The following are public statements provided at hearings held in Fairbanks and Anchorage the 17th and 18th of October 1969 prior to the passage of ANCSA. They provide the reader with some of the issues and concerns discussed prior to the passage of ANCSA.


I am Georgiana Lincoln. I would like to testify on behalf of my mother, Kathryn Harwood.

First of all, I will tell you a little bit about my mother. Of course I think she is quite remarkable. She was the first woman U.S. Commissioner in Alaska, and received a certificate from former President Roosevelt of appreciation. She married and buried and did numerous things in this position. She is the secretary of mount McKinley School on Fort Wainwright and attendance reporter of five Fort Wainwright schools. She was the manager of a Rampart store in the late 1940ís.

I would like to read a portion of her testimony here:

Picture yourselves for a while in the moccasins of my grandmother and even my mother.

For centuries they and their forebears had lived in this country happily gaining their livelihood from to the land. Suddenly an intruder, who spoke a foreign language, arrived and proceeded to give orders and pretend to be a superior. Maybe because he had a weapon that was more effective than their bows and arrows, my people began to fear him and obey his orders. Gradually more of his kind arrived until there were enough of them to have an effect over all of Alaska. We no longer hunted and fished for our entire diet, our clothing was changed, and copied at times, their more desirable women were taken from the tribes, and there were many undesirable additions to their daily lives.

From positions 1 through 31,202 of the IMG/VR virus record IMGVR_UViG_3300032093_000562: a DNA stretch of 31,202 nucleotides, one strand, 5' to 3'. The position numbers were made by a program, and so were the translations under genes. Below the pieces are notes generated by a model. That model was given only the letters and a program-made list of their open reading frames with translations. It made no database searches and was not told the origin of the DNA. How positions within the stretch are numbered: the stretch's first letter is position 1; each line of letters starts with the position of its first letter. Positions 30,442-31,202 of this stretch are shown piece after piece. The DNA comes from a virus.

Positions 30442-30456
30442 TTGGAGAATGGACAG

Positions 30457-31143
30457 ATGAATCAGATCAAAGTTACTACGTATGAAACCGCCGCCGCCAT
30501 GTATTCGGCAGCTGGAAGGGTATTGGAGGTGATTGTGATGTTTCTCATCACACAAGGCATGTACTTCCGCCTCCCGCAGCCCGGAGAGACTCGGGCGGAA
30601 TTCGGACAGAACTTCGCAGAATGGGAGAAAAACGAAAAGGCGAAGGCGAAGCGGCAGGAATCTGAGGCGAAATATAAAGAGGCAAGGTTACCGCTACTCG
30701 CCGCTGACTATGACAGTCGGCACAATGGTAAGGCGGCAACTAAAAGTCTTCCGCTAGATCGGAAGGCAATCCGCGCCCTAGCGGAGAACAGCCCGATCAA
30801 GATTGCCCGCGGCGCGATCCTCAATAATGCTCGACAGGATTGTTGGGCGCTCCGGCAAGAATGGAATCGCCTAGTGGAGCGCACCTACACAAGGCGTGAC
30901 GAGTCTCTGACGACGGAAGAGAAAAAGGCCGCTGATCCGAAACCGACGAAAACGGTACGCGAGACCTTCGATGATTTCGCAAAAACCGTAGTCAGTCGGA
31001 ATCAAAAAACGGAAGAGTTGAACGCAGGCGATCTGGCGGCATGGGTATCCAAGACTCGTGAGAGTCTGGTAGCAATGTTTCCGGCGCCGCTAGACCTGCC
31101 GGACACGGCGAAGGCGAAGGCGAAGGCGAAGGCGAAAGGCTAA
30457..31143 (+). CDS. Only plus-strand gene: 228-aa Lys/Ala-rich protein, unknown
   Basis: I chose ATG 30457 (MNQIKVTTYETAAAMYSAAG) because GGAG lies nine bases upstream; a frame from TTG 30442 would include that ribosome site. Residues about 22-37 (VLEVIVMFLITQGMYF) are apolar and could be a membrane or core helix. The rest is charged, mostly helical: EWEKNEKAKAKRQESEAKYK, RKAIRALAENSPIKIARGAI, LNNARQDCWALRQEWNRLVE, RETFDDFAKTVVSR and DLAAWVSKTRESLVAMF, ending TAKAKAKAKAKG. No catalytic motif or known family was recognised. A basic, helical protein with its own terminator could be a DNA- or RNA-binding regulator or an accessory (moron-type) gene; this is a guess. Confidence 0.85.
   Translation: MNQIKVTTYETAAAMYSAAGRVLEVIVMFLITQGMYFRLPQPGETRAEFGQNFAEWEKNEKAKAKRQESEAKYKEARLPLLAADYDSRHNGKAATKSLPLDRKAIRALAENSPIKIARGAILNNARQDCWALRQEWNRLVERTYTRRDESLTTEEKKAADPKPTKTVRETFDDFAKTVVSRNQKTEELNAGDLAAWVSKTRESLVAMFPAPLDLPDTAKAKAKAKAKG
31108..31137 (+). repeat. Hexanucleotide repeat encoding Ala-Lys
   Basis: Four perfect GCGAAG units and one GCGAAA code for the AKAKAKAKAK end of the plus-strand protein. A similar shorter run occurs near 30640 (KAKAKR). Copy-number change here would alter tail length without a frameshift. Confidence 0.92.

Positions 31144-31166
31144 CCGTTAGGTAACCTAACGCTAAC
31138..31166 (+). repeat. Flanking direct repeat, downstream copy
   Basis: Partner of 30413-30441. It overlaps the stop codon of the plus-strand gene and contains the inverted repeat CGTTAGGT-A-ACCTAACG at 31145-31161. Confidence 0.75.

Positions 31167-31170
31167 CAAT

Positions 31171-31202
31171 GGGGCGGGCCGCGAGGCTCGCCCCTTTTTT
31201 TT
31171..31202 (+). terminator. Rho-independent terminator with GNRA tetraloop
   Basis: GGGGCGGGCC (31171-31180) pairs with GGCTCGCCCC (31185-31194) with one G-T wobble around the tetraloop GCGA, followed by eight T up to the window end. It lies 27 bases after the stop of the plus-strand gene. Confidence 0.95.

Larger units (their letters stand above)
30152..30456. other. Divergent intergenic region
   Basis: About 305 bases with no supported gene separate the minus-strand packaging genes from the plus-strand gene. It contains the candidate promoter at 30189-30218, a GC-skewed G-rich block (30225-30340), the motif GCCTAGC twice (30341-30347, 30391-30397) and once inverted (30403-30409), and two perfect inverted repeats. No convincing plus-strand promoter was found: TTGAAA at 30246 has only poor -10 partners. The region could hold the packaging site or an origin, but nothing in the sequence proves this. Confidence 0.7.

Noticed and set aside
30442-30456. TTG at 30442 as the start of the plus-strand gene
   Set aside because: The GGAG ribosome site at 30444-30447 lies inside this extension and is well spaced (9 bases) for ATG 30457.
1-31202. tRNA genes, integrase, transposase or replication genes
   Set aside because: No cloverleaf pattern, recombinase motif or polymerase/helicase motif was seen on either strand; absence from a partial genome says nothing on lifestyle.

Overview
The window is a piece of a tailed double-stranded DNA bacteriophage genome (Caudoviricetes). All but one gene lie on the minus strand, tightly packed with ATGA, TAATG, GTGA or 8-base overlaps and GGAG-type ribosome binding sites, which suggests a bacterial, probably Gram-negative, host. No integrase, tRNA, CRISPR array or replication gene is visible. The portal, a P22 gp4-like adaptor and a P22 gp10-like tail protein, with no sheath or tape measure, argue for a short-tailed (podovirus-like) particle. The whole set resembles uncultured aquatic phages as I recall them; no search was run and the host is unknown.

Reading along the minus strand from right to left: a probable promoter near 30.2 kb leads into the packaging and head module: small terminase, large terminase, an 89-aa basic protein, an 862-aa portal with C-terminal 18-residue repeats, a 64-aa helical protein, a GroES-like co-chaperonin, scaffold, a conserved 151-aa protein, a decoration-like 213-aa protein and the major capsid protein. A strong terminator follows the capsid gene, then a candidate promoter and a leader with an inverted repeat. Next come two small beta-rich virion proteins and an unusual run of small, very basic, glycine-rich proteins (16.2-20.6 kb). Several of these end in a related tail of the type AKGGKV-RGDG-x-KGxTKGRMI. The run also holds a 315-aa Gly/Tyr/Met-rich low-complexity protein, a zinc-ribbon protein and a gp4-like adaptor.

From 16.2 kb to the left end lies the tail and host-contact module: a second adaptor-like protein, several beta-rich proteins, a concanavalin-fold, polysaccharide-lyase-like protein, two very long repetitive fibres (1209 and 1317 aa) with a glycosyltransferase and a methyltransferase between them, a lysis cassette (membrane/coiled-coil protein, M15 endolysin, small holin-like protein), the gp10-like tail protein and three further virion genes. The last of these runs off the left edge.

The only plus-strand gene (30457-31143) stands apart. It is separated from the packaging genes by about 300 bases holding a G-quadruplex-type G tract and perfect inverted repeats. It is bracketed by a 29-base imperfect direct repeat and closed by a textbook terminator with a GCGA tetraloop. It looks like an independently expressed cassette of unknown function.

This was a few generations removed. Think of what the situation is like at the present.

You may say, "Well, let them get jobs." Does it occur to you that the present way of living is not primarily our culture? Many of us have conformed to the white manís way of living but there are many who still prefer to hunt, fish, and trap. Can you blame them for not wanting to join in the rush of finding housing, punching a time clock, et cetera?

At the present there are several families living at Rampart who have had their hunting, fishing, and trapping grounds encroached upon. The man, and sometimes an entire family, used to leave the village and travel miles by boat, dog team, and sometimes by airplane. There they would settle down for the winter trapping and hunting. In the spring they would return to the village, sell their furs; pay for human consumption and for the dog teams. The surplus was sold and traded for supplies, consisting mostly of food and clothing. The families who remained in the village foraged a livelihood from the immediate area in the same manner. In addition to the aforementioned, they cut wood in the surrounding area for their own use and for sale to those who needed it.

As you must have gathered by now, most of these privileges are threatened by the influx of strangers, due to the easy access by planes or speedboats. Anyone can now go in and kill off our game, fish, and even set fires to burn our much-needed timber. We no longer have the security of knowing our land is for the exclusive use of our own people whose very lives are dependent upon the land.

The small acreage we are requesting means nothing more than a place of recreation or destruction for those who donít actually need it. To us it means at least in part a continuation of retaining our culture and heritage.


Source: Alaska Native Land Claims Part II, "Hearings before the Subcommittee on Indian Affairs of the Committee on Interior and Insular Affairs, House of Representatives, Ninety-first Congress First Session on H.R. 13142, H.R. 10193, and H.R. 14212, Bills to Provide for the Settlement of Certain Land Claims of Alaska Natives, and for Other Purposes. U.S. Government Printing Office, 1970.

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